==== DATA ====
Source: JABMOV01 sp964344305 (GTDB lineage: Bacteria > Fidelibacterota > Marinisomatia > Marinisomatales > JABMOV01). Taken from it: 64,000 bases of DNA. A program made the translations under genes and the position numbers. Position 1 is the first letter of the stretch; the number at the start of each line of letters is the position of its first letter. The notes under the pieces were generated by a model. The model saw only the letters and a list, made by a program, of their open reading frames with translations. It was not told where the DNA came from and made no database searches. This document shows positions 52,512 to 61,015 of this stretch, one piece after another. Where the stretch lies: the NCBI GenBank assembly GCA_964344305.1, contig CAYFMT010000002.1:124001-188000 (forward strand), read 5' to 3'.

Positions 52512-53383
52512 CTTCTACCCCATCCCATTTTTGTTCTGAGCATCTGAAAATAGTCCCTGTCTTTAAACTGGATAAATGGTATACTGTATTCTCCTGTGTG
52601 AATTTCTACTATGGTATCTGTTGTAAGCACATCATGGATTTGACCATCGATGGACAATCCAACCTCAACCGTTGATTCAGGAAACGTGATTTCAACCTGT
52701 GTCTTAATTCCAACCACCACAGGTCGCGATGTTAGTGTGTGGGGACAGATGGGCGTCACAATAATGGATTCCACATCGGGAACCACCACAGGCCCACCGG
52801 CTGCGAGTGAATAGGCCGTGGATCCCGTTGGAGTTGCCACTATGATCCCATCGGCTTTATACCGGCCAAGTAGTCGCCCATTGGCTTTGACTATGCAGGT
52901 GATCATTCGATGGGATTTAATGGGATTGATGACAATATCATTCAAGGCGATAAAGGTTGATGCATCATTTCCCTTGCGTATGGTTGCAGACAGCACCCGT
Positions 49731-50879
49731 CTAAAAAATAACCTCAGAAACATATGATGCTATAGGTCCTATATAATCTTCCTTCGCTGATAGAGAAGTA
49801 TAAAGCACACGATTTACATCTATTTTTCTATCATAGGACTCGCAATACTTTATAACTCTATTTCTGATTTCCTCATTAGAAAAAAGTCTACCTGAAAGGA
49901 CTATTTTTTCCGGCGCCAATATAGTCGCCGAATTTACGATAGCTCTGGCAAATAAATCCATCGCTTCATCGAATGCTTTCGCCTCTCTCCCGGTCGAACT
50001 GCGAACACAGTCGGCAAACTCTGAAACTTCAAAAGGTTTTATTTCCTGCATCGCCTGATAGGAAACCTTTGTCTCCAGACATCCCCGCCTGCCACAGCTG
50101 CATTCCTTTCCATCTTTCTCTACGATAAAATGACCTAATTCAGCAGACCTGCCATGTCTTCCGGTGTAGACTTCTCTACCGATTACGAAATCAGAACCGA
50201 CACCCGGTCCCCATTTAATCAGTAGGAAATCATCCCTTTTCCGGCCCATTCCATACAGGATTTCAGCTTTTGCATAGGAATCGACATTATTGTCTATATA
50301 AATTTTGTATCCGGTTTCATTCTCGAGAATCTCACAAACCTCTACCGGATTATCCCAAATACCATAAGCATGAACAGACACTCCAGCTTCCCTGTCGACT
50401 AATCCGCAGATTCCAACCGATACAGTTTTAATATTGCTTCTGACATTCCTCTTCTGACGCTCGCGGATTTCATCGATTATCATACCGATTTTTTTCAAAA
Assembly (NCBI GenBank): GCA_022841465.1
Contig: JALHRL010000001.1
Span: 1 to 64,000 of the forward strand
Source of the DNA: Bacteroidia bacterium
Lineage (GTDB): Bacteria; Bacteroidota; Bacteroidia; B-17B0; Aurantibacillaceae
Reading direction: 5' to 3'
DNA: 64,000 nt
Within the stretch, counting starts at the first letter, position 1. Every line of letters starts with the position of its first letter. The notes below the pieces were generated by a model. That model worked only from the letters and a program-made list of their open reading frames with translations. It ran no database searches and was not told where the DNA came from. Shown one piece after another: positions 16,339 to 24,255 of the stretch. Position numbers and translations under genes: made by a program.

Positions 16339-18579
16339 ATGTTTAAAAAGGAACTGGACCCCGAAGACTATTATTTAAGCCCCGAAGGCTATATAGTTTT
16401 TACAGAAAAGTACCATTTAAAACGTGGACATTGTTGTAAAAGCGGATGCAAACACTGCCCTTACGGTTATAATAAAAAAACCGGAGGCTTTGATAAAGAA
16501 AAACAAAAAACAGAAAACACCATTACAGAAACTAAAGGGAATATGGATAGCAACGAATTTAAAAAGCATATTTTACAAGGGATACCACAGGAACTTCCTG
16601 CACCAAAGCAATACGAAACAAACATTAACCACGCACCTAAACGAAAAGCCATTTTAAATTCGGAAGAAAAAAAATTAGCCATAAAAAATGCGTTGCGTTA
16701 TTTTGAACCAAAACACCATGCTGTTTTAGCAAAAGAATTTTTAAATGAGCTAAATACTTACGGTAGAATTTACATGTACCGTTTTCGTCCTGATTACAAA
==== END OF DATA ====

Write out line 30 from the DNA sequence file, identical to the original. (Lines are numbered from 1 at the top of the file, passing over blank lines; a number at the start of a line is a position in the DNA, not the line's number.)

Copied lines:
16701 TTTTGAACCAAAACACCATGCTGTTTTAGCAAAAGAATTTTTAAATGAGCTAAATACTTACGGTAGAATTTACATGTACCGTTTTCGTCCTGATTACAAA